Jesus’ words to his disciples challenge that perspective because, using pictures and language from the Old Testament, he challenges what you might call a one dimensional view of human life.  During Morning Prayer in the weeks leading up to Advent we’ve been reading the Book of Daniel and the Book of Revelation from the apocalyptic tradition in our scriptures; weird stuff, but essentially about reminding us that there is a bigger, heavenly perspective to events on earth and that since Christ, the key to it is Christ’s death and resurrection.  Advent offers us a heavenly perspective.  If I’m turning away from a fixation on my health and our economy I’m turning towards a far bigger picture of what human life is all about.  To use bible shorthand – it’s also about heaven!  I’m turning towards heaven.

If there really is a bigger dimension to life than what we can experience with our senses, if there is such a reality as heaven (which as I’ve just suggested is shorthand for a fuller dimension to which we have access though Christ’s death and resurrection) then what difference does that make to living right here and now, through a pandemic?  In other words what difference might celebrating Advent make?

Those of you who have visited Iona or perhaps another holy place may have heard it described as a thin place, meaning that it feels as though any moment you might hear heavenly music, or catch a glimpse of Christ in glory, as though there is a very thin divider between earth and heaven, between a one dimensional life and a much fuller dimension of which we may catch the occasional glimmer.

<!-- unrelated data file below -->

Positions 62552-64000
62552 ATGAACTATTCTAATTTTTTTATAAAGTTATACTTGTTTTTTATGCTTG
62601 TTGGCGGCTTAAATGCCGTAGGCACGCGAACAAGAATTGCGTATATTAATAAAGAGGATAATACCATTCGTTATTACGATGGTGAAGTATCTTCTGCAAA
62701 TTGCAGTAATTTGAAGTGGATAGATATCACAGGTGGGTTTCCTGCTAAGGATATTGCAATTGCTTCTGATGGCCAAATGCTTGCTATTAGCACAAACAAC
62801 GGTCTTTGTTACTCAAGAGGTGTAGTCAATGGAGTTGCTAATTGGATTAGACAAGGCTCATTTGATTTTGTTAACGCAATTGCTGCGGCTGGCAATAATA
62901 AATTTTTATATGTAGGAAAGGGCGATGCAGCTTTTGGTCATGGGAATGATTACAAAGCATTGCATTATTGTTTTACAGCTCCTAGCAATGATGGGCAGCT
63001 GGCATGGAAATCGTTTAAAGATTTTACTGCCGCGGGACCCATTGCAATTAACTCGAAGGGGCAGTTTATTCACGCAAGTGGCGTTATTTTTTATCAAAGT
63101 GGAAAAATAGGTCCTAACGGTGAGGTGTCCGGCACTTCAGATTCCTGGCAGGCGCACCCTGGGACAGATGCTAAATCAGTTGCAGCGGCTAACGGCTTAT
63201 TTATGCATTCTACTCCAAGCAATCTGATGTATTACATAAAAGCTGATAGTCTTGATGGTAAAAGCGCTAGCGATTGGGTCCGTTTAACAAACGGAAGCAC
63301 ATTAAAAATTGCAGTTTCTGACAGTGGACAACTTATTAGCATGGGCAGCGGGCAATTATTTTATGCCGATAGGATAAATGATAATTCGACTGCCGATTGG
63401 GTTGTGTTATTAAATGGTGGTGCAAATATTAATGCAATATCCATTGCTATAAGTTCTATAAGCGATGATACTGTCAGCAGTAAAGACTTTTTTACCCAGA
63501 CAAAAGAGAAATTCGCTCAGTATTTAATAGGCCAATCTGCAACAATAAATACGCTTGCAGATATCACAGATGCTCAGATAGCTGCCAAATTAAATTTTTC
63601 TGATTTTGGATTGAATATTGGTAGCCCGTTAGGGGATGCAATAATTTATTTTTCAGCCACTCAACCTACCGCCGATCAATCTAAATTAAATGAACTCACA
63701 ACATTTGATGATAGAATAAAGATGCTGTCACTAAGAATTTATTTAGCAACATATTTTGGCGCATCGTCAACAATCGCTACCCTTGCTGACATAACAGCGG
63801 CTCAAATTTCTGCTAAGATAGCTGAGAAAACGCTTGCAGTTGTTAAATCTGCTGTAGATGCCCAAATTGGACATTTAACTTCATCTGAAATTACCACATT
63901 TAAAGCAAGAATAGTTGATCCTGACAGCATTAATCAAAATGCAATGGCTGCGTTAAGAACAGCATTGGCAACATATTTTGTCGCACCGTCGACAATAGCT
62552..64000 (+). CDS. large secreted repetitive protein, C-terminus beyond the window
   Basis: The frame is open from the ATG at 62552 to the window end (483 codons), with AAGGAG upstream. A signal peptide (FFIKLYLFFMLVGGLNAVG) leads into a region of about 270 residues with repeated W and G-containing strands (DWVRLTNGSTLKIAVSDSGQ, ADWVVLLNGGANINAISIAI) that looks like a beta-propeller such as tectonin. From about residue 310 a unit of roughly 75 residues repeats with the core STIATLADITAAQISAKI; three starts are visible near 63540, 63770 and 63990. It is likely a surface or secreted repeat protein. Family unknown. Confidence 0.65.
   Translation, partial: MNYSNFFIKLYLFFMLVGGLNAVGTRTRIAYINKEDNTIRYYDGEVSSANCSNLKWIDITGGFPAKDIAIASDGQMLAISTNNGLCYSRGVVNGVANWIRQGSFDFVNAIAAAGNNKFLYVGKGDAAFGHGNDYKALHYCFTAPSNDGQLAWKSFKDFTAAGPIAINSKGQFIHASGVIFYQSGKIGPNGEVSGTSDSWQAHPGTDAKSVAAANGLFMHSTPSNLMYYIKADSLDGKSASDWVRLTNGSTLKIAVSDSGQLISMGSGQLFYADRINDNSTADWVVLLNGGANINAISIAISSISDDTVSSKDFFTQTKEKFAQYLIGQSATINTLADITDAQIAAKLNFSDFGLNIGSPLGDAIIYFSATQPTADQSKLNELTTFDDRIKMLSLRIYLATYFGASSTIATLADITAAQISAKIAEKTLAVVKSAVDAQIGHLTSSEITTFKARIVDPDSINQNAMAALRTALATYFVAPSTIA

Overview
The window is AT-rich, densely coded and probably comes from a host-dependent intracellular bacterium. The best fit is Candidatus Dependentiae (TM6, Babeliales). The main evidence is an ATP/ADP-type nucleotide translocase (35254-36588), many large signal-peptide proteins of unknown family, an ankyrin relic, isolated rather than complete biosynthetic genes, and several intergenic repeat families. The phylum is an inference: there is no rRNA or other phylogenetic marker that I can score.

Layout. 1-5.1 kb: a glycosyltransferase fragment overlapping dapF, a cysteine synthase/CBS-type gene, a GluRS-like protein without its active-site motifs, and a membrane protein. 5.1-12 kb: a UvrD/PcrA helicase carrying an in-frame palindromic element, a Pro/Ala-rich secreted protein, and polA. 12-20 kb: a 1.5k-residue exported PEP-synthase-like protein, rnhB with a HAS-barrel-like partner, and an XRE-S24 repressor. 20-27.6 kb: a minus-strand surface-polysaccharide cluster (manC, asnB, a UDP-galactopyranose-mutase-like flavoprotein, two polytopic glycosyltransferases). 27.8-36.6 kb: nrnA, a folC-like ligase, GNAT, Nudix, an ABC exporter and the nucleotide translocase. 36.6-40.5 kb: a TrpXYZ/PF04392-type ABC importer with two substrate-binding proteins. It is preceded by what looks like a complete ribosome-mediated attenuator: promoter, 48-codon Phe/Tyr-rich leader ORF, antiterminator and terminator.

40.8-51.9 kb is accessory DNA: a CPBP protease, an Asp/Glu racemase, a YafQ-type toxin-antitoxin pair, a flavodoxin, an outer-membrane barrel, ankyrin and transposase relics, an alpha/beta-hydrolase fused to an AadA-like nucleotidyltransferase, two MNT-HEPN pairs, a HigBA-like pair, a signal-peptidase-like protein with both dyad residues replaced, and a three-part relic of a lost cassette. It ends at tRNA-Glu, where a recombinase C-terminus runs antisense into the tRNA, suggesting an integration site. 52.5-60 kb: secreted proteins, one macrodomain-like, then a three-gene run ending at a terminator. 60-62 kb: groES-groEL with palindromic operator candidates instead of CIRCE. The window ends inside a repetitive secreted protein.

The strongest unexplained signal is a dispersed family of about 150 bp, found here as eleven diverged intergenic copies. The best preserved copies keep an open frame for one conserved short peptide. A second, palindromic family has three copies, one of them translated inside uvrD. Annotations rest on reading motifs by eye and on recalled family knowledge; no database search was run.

Moving the perspective of our personal ocean going liner towards that larger dimension I’m calling heaven impacts a number of things.  I want to mention just two.  The first is around that word watch again.  Jesus commands us to watch or keep alert, as it’s translated in one place in our reading and to stay awake.  Now staying awake and being alert are things many of us know about at present – they are ways we react when we sense a threat ahead and they are a common response to trauma.  I guess I’m not alone in not sleeping so well and sometimes feeling unhealthily alert too much of the time.  I think it unlikely that Jesus is encouraging us to be alert in this way.  It’s more that he’s saying whatever upheaval we are going through to watch out for where the divine is breaking through.  Look out for it.

The picture that has come to me recently is that I, and perhaps we, are sometimes like blind Bartimaeus, sitting on his mat by the roadside, shouting out, ‘Jesus, help me!’  If I could see, all that would be in front of me would be lots of legs –those of the crowd all around Jesus.  Nothing else.  Then someone says, ‘Get up, stand up, Jesus is calling you’.  This is risky.  Leaving my begging mat, my one cloak, to move towards Jesus.  But as I do so my perspective changes.  Just standing, brings about a shift.  I’m on a level with Jesus. He’s there in front of me, asking what I want.  And now I really want to see.